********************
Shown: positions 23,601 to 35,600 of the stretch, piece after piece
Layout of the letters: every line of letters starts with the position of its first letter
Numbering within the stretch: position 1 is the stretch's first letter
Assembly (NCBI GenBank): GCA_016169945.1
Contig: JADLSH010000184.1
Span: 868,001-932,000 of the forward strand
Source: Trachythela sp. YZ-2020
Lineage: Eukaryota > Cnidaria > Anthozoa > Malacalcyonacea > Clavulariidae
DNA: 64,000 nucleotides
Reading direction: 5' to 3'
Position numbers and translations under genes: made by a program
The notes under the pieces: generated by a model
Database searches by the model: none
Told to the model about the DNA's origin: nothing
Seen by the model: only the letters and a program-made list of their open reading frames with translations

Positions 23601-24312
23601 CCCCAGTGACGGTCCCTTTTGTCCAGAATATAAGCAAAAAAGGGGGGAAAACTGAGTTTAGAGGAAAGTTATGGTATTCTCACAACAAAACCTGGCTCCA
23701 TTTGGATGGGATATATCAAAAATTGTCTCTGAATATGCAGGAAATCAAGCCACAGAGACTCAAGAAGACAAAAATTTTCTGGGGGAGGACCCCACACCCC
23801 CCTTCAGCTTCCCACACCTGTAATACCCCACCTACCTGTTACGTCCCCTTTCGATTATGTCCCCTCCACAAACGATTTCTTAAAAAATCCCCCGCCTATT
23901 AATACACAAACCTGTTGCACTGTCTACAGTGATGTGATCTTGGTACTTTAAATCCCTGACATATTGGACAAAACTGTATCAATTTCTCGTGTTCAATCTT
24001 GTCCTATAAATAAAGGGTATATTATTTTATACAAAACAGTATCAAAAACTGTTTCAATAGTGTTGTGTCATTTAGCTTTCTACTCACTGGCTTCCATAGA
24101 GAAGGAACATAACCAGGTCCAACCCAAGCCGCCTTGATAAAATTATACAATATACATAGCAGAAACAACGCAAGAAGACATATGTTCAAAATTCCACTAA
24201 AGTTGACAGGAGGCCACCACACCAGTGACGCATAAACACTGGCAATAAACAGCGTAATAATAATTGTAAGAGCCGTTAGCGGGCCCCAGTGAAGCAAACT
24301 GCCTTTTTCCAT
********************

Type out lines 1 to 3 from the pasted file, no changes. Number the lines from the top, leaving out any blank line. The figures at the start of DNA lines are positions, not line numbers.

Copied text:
Shown: positions 23,601 to 35,600 of the stretch, piece after piece
Layout of the letters: every line of letters starts with the position of its first letter
Numbering within the stretch: position 1 is the stretch's first letter